See Albrecht, Identifying Fraudulent Financial Transactions, American Institute of Certified Public Accountants, 2005. https://antifraud.aicpa.org/Resources/Auditors/Tools+and+Aids/Fraudulent+Financial+Transactions.htm?PrinterFriendly=true
Dr. Albrecht has identified at least 15 fraud schemes that can be used to overstate Inventory and/or understate Cost of Goods Sold, all of which have the effect of increasing net income in the current period. This in turn leads to a huge problem for management that does not exist with other financial manipulations¬¬¬---it must be repeated more intensely in the next period to cover it up:
With revenue-related frauds, reported revenues are overstated in the current period and accounts receivable are overstated on the balance sheet. However, there is no compounding effect in the subsequent period. With inventory frauds, however, the "overstated ending inventory" of one period becomes the "overstated beginning inventory" of the next period and causes net income to be understated in the second period. Thus, if a dishonest management wanted to continue the fraud into a second period (most frauds are multiple-period frauds), they would have to perpetrate a fraud of an equivalent magnitude just to offset the overstated beginning inventory, and then commit an additional fraud if they again wanted to overstate inventory to increase net income. The result is larger misstatements and a fraud that is much easier to detect.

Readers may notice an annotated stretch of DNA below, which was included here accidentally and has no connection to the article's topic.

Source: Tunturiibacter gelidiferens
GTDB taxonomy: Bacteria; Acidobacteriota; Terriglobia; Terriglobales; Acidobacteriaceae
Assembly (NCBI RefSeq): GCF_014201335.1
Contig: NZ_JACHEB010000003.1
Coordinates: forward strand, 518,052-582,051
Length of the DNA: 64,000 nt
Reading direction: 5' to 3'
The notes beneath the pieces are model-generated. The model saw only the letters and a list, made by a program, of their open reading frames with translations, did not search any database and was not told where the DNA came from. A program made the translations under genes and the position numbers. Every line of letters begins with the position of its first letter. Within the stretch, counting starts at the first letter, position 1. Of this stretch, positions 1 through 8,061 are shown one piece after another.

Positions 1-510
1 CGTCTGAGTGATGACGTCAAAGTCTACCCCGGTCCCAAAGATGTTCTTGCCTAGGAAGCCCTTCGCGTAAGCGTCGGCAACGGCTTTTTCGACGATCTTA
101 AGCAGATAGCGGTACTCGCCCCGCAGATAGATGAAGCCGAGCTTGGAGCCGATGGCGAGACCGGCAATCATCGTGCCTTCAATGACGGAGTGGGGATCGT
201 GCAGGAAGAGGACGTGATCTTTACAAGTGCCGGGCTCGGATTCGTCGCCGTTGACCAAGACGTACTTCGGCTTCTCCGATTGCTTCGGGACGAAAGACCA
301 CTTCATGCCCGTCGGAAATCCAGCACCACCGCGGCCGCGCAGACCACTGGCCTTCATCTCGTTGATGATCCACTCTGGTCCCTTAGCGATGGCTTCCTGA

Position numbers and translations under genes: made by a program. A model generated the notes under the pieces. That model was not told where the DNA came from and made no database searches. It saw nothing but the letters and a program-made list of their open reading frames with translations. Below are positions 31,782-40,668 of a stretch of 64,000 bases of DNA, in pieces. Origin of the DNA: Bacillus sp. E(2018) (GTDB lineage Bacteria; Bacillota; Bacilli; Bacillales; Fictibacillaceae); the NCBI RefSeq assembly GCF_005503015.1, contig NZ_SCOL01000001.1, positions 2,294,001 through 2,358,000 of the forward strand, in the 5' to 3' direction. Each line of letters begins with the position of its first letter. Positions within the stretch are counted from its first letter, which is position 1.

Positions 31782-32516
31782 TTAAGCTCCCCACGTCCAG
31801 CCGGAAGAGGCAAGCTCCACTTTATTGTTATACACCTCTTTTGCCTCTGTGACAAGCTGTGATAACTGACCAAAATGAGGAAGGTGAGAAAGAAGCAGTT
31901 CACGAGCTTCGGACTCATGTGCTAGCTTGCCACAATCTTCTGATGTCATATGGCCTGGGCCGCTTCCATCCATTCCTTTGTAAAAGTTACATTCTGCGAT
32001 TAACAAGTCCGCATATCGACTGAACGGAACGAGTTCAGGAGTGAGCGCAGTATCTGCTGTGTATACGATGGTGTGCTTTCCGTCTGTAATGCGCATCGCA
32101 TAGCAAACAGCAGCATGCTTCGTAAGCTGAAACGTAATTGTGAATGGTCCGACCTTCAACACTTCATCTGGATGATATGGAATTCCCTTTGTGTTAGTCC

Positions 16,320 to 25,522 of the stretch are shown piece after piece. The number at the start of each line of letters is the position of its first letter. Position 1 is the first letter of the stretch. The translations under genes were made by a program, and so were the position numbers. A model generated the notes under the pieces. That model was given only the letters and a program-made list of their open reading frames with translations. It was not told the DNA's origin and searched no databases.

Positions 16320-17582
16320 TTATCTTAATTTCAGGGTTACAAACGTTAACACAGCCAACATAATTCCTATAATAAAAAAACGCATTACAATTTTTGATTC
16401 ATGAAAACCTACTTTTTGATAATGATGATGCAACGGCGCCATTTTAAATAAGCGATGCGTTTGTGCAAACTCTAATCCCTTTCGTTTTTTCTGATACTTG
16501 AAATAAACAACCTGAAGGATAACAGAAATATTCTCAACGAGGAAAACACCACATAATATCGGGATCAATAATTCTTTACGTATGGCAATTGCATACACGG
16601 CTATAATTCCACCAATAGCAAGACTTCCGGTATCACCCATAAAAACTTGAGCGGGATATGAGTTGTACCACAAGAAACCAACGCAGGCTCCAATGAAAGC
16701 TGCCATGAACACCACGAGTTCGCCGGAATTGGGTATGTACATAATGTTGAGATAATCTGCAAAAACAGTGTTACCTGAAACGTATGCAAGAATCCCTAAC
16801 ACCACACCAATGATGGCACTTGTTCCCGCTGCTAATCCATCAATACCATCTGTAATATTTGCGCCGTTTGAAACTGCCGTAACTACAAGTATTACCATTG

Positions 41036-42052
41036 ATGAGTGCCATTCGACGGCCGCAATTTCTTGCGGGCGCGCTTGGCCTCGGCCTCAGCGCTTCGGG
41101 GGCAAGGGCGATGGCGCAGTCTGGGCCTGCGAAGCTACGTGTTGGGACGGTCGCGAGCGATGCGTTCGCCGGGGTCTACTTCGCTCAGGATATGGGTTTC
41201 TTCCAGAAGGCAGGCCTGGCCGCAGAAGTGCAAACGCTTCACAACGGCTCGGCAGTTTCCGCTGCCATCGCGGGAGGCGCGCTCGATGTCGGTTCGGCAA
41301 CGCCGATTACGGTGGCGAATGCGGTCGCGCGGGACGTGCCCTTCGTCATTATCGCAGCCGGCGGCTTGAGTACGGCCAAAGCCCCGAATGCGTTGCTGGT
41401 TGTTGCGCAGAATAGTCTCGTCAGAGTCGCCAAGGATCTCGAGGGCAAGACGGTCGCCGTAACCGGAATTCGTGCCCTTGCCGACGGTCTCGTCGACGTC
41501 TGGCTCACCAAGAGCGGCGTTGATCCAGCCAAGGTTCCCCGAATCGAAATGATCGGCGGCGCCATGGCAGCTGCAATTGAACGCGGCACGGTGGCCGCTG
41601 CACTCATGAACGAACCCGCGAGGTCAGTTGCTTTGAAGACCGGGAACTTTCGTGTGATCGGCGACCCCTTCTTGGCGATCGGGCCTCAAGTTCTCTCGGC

Fortunately, most financial statement frauds are perpetrated out of desperation, and dishonest management worries only about how income can be overstated in the current period with no thought of the problems they create for themselves in subsequent periods.
This is the very pattern we see in VeriFone’s restatement. As reported by VeriFone in it’s 8-K filed on December 3, 2007:
[T]he Company’s management currently anticipates that the restatement will result in reductions to previously reported inventories of approximately $7.7 million, $16.5 million and $30.2 million as of January 31, 2007, April 30, 2007 and July 31, 2007, respectively, and reductions to previously reported pre-tax income of approximately $8.9 million, $7.0 million and $13.8 million for the three month periods ended January 31, 2007, April 30, 2007 and July 31, 2007, respectively.
Based on this compounding pattern and Dr. Stephens observations, the inventory overstatements appear intentional.